WASHINGTON – Facing charges that she was dodging constituents, Rep. Martha McSally, R-Tucson, will be at a town hall Thursday – the same day that a group of critics has scheduled a separate town hall that McSally spurned.
The dueling town halls come as Democrats press a national campaign painting GOP lawmakers as reluctant to face voters angered by President Donald Trump and the repeal of Obamacare – anger that has boiled over at some town hall meetings around the country.
A spokesman for McSally said she agreed to attend a Thursday town hall in Sahuarita that will be hosted by the Green Valley News simply because “it fits into her schedule.” Congress is on recess this week so members can return to their districts.
“She is committed to engaging with her constituents,” McSally spokesman Patrick Ptak. “This is just a continuation (of her outreach).”
That means McSally will not be at a town hall about 20 miles away in Tucson that was scheduled weeks ago by two groups – McSally Take a Stand and Indivisible Southern Arizona – who were upset by what’s going on in Washington and wanted to speak to their congresswoman.
That meeting will still go on, said Marion Chubon, founder of McSally Take a Stand, even though some of their supporters plan to peel off for the Sahuarita meeting.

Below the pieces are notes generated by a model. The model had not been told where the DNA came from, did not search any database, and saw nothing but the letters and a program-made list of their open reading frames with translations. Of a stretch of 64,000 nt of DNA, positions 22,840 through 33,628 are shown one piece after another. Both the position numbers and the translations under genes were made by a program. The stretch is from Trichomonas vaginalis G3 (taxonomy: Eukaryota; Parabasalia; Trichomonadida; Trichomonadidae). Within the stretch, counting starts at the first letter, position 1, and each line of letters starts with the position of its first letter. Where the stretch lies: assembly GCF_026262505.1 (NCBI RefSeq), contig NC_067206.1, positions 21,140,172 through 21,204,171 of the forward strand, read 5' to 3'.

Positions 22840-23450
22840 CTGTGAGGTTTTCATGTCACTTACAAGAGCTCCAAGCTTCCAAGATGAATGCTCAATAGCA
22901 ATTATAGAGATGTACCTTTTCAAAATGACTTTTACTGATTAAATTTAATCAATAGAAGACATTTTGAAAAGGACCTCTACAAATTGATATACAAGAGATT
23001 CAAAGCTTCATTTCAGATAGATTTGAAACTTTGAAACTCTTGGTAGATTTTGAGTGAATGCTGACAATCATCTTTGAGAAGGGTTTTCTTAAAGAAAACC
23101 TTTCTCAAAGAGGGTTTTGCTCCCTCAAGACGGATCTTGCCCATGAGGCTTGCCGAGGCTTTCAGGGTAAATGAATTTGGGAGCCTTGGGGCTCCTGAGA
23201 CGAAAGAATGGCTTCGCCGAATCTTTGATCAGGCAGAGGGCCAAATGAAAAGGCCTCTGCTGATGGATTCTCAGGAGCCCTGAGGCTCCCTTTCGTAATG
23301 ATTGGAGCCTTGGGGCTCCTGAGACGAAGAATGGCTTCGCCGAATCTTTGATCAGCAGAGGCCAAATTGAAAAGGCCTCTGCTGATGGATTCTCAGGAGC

“We are happy she’s going to be engaging … if it’s truly an open, honest discussion,” Chubon said.
The Democratic Congressional Campaign Committee was not as forgiving, saying in a statement from spokesman Evan Lukaske that McSally “shouldn’t expect praise for actually doing her job.”
“We’re looking forward to hearing McSally try and explain to her constituents why she’s planning on taking health care away from thousands of Arizona families without a replacement,” the statement said.
The DCCC has been making those charges for weeks – that Republicans are refusing to hold town halls because they don’t want to face angry voters. McSally has been a frequent target for failing to hold an in-person town hall.
But one political analyst said that while there “may be some evidence, here and there,” of Republicans “ducking town halls,” there is not enough to actually call it a GOP trend.
The analyst, Kyle Kondik of the University of Virginia Center for Politics, said it would not be surprising. He pointed to 2009, when Democrats were faced with “pointed questions” on the Affordable Care Act and they were accused by Republicans of avoiding uncomfortable meetings with constituents.
Kondik said he is not familiar enough with McSally to comment on her case, but she is not the only Republican in the state facing protests from voters demanding meetings. In response, many have scheduled telephone town halls, that they say can reach thousands of people at a time, whether the lawmaker is back home or in Washington.
Ptak said McSally held two telephone town halls this month, including one on Feb. 14 that reached more than 4,000 people. During that call, McSally invited listeners to “vote” on whether or not they found the call useful: Of the 418 people who responded, 342 said yes and 76 said no, Ptak said.